3 years ago today, I was here.
Once I got here, I immediately understood that whatever lifestyle standards I thought I had, were unquestionably wrong. Whatever definition of beauty my eyes knew until then, destroyed. Whatever dreams of inner peace my heart longed for, were met with such ease it baffled me. All by this tiny Cycladic island in the middle of the Aegean Sea, of whom I’ve never heard before booking that trip.
Somehow, I made it a goal to bitch about the entire trip before my arrival in Paros.
Allow me to set the stage: I’m a fan of traveling alone, with my partner or in very tight, highly selective groups of humans. This was not going to be that type of trip. We were there with 20 other people that I barely knew or liked. Ugh. Chit-chat. Schedule sync up. Pleasantries. Not my way of doing vacay, people!
A direct flight was not available from my hometown. That meant an extra 5 more hours of travel by car until the airport. If you’ve ever been on the roads of Romania, you know that it’s an eternity.
Then followed a 3 hour flight from Bucharest to Rafina, Athens, where we spent the night in order to hop on the earliest ferry to Paros. 5 hours by ferry. Departure at 7 am, sharp. Those types of hours mean another head will grow on top of my neck, the type that breathes fire and eats kids for breakfast.
The Airbnb accommodation at Rafina was as advertised. The small port was charming. The food was good, everything within walking distance, and the views, spectacular. My inner fire went from a 12 to a 7. Thank God. The next day, we rushed to the ferry we had booked online months ago only to see that the entire planet was boarding a ferry that particular morning, too.
We got to our seats on that ferry with several decks sandwiched together in what seemed to be a ginormous floating BLT sub and froze our asses off for the next few hours. The cafeteria was the only place where the AC was not acting like Elsa on steroids. Naturally, the entire population elbowed its way there and formed a kilometric line for coffee, croissants and peanuts. I was making angry notes to self about always having a fur coat handy. Always. Even when going to Greece in the middle of June. Can’t mess with facts: AC will always find me.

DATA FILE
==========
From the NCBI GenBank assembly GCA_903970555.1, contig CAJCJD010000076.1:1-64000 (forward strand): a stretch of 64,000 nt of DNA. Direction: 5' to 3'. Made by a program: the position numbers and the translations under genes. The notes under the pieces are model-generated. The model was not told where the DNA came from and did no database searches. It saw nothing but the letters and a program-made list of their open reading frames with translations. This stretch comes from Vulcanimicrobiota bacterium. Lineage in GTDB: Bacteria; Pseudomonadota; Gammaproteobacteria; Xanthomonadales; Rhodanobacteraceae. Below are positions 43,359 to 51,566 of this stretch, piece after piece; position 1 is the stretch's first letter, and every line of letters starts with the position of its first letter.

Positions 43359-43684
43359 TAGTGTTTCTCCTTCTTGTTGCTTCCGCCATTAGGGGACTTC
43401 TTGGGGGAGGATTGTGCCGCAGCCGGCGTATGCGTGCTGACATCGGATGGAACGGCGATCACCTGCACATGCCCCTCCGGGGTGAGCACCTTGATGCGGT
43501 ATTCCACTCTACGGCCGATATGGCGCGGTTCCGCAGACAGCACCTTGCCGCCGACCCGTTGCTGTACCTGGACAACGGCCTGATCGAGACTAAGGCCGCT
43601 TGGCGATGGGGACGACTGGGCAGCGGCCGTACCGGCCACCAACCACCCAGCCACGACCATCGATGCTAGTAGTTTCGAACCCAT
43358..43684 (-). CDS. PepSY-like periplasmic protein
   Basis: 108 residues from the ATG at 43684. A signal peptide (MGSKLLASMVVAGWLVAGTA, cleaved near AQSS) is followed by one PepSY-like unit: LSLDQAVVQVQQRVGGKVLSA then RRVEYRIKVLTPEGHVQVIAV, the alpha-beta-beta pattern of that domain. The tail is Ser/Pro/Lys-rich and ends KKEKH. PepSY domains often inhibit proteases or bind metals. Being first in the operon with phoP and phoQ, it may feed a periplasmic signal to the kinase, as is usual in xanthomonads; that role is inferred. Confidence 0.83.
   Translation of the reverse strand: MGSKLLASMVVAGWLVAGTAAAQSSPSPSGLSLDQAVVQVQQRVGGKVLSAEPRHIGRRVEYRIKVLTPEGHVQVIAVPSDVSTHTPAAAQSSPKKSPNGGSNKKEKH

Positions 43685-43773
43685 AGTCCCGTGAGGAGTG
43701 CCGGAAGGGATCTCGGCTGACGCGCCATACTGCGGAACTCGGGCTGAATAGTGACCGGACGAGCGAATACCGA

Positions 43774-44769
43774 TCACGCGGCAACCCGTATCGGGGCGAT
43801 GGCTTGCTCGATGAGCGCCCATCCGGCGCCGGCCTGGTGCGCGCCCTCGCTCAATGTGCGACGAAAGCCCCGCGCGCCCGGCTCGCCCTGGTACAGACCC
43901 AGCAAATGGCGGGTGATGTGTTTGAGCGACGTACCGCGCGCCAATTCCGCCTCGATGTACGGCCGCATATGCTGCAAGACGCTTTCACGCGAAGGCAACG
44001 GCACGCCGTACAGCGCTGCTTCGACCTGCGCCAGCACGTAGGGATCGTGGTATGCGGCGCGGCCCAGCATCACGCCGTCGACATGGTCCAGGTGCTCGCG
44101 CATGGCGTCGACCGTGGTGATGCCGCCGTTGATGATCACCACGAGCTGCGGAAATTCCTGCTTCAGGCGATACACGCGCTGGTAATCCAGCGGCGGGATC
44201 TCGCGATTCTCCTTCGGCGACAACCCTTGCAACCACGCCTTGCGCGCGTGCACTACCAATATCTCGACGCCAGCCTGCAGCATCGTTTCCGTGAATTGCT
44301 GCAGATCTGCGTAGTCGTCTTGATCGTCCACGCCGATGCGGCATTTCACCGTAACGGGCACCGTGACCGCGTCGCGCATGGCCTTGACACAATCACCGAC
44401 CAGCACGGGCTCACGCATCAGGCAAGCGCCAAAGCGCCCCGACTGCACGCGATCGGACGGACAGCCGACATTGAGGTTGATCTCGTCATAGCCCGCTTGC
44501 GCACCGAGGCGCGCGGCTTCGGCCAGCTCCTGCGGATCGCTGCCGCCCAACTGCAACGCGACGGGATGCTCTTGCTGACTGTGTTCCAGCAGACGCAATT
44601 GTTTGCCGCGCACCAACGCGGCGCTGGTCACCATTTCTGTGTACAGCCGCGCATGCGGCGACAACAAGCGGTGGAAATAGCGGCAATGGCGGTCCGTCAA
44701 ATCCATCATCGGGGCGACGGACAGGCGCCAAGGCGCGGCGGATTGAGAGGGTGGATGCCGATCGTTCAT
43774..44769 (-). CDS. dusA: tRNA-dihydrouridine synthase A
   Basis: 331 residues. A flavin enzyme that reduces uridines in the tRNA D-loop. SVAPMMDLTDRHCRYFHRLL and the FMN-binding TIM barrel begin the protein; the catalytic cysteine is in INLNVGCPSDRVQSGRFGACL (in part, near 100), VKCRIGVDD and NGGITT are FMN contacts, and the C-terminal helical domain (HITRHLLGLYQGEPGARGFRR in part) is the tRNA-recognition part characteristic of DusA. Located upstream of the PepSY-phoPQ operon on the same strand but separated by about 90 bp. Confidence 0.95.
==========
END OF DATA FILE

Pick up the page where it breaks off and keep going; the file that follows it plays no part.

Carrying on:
One thing I didn’t account for: what a 5 hour trip on sea does to my soul.
The infinite blues of the clear skies and waves washed all over my insides. Cleaned up the grays. The dark clouds that weighed my chest down. The ink-black anxieties that came along, uninvited, for the trip.
By the time I got to Paros, I was calm.
The island is pretty small, but we still had to take a bus for about 20 minutes to our hotel.
The people there were waiting for us with everything set up directly on the beach. Drinks. Food. I couldn’t believe my eyes. A simple traditional hotel, with white walls and blue windows, right on the beach, with only 25 modest rooms was putting it all on the proverbial table. All of their hospitality. All of their unmovable simplicity. All of Greece for us to take in.
Our accommodation was near Piso Livadi, a tiny fishermans’ bleep on the world’s map that has the best fresh fish in Paros. We had a few taverns 5 mins away and all the peace and quiet a city girl can ask for.
Important note: upon sinking my teeth in all what Paros has to offer, I was a Greek virgin. I read the Legends. Saw documentaries and movies. But never step foot on the place where civilization began. So, mind my words: I am eternally biased when talking about Paros. Since then, I’ve traveled to Lefkada and Mykonos. But Paros will forever own a part of me.
Instagram was invented for Paros, the tiny island that has it all
So far, Paros remains the only summer destination in which the streets are as beautiful as the beaches.